Because clinical trials are conducted under widely varying conditions, adverse reaction rates observed in the clinical trials of a drug cannot be directly compared to rates in the clinical trials of another drug and may not reflect the rates observed in practice.

    The data described in WARNINGS AND PRECAUTIONS reflect exposure to TECENTRIQ as a single-agent in 2616 patients in two randomized, active-controlled studies (POPLAR, OAK) and four open-label, single arm studies (PCD4989g, IMvigor210, BIRCH, FIR) which enrolled 524 patients with metastatic urothelial carcinoma, 1636 patients with metastatic NSCLC, and 456 patients with other tumor types. TECENTRIQ was administered at a dose of 1200 mg intravenously every 3 weeks in all studies except PCD4989g. Among the 2616 patients who received a single-agent TECENTRIQ, 36% were exposed for longer than 6 months and 20% were exposed for longer than 12 months.

    Using the dataset described for patients who received TECENTRIQ as a single-agent, the most common adverse reactions in ≥ 20% of patients were fatigue/asthenia (48%), decreased appetite (25%), nausea (24%), cough (22%), and dyspnea (22%).

    In addition, the data reflect exposure to TECENTRIQ in combination with other antineoplastic drugs in 2421 patients with NSCLC (N = 2223) or SCLC (N = 198) enrolled in five randomized, active-controlled trials, including IMpower150 and IMpower133. Among the 2421 patients, 53% were exposed to TECENTRIQ for longer than 6 months and 29% were exposed to TECENTRIQ for longer than 12 months.

    Among the 2421 patients with NSCLC and SCLC who received TECENTRIQ in combination with other antineoplastic drugs, the most common adverse reactions in ≥20% of patients were fatigue/asthenia (49%), nausea (38%), alopecia (35%), constipation (29%), diarrhea (28%) and decreased appetite (27%).

    The data described below in this section were obtained from one open-label, single arm, multiple cohort study (IMvigor210) and three randomized open-label, active-controlled studies (OAK, IMpower150 and IMpower133). In these trials, TECENTRIQ was administered at a dose of 1200 mg intravenously every 3 weeks. This section also describes data from one randomized, placebo-controlled study (IMpassion130) in which TECENTRIQ was administered (at a dose of 840 mg intravenously every 2 weeks) in combination with paclitaxel protein-bound to 452 patients with metastatic TNBC.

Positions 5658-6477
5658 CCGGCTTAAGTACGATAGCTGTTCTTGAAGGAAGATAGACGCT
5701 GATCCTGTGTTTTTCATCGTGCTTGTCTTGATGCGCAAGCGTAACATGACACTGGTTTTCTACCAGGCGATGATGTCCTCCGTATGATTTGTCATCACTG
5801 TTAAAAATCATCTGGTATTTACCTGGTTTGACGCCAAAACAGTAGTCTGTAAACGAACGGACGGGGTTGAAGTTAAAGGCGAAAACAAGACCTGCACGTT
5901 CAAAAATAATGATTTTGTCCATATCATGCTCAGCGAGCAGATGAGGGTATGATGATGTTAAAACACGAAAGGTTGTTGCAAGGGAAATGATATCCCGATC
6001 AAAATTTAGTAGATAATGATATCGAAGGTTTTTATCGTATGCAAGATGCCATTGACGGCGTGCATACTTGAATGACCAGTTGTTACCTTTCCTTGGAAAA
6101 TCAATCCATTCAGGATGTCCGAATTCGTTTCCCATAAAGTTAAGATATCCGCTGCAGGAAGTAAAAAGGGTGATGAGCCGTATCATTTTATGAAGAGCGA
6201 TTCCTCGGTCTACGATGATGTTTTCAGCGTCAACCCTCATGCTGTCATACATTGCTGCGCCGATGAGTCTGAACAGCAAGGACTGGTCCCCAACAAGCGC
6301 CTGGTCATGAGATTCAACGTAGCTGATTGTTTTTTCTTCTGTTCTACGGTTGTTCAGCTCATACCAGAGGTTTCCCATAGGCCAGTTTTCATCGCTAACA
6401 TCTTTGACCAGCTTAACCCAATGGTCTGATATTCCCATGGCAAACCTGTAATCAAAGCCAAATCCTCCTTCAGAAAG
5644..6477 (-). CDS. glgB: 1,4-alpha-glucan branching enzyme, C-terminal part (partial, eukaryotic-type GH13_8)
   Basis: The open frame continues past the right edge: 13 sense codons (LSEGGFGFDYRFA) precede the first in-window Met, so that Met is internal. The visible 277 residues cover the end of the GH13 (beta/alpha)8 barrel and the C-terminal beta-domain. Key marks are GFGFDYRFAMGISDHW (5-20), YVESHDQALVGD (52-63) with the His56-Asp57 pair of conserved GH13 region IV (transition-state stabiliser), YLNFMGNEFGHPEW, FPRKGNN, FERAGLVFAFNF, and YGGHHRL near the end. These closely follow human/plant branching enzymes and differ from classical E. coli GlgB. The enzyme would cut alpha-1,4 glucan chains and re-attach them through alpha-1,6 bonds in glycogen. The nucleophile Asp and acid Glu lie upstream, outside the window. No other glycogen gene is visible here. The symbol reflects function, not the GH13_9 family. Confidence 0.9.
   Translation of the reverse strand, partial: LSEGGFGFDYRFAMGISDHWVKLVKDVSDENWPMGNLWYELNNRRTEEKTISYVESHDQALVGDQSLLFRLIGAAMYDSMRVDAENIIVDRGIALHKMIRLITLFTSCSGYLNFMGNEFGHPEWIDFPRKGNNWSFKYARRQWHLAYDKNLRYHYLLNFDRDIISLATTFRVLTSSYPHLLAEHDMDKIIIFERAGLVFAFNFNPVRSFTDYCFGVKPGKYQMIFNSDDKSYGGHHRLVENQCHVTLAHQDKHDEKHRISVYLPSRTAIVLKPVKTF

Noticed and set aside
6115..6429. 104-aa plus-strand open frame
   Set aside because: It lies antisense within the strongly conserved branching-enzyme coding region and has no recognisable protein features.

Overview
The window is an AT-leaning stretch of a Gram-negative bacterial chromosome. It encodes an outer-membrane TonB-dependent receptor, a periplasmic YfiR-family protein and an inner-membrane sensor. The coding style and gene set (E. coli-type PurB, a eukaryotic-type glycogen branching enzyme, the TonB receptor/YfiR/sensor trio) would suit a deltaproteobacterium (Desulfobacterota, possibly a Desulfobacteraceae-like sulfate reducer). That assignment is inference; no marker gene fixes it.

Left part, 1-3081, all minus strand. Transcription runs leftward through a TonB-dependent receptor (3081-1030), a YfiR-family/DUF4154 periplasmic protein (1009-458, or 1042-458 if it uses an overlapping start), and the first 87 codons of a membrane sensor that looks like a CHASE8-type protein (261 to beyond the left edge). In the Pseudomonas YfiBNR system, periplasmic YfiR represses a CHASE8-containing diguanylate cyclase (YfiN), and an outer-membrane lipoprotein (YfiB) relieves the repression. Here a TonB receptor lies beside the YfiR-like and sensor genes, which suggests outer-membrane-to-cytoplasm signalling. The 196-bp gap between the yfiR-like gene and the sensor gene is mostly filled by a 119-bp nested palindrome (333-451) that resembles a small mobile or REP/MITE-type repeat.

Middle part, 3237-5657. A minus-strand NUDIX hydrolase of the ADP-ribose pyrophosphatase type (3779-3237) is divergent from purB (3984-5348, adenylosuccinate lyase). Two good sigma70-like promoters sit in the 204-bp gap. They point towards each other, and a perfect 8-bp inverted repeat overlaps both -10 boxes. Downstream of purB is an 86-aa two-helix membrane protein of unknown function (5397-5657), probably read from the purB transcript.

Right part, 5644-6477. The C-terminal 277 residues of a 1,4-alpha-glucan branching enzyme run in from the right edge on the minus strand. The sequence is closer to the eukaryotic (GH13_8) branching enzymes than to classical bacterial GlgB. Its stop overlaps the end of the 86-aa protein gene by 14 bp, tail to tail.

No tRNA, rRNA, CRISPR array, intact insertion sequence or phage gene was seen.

Urothelial Carcinoma

    Cisplatin-Ineligible Patients with Locally Advanced or Metastatic Urothelial Carcinoma

    The safety of TECENTRIQ was evaluated in IMvigor 210 (Cohort 1), a multicenter, open-label, single-arm trial that included 119 patients with locally advanced or metastatic urothelial carcinoma who were ineligible for cisplatin-containing chemotherapy and were either previously untreated or had disease progression at least 12 months after neoadjuvant or adjuvant chemotherapy [see Clinical Studies (14.1)]. Patients received TECENTRIQ 1200 mg intravenously every 3 weeks until either unacceptable toxicity or disease progression. The median duration of exposure was 15 weeks (0 to 87 weeks).

    The most common Grades 3–4 adverse reactions (≥ 2%) were fatigue, urinary tract infection, anemia, diarrhea, blood creatinine increase, intestinal obstruction, ALT increase, hyponatremia, decreased appetite, sepsis, back/neck pain, renal failure, and hypotension.

    Five patients (4.2%) who were treated with TECENTRIQ experienced one of the following events which led to death: sepsis, cardiac arrest, myocardial infarction, respiratory failure, or respiratory distress. One additional patient (0.8%) was experiencing herpetic meningoencephalitis and disease progression at the time of death.

    Serious adverse reactions occurred in 37% of patients. The most frequent serious adverse reactions (≥ 2%) were diarrhea, intestinal obstruction, sepsis, acute kidney injury, and renal failure.

    TECENTRIQ was discontinued for adverse reactions in 4.2% of patients. The adverse reactions leading to discontinuation were diarrhea/colitis (1.7%), fatigue (0.8%), hypersensitivity (0.8%), and dyspnea (0.8%).

    Adverse reactions leading to interruption occurred in 35% of patients; the most common (≥ 1%) were intestinal obstruction, fatigue, diarrhea, urinary tract infection, infusion- related reaction, cough, abdominal pain, peripheral edema, pyrexia, respiratory tract infection, upper respiratory tract infection, creatinine increase, decreased appetite, hyponatremia, back pain, pruritus, and venous thromboembolism.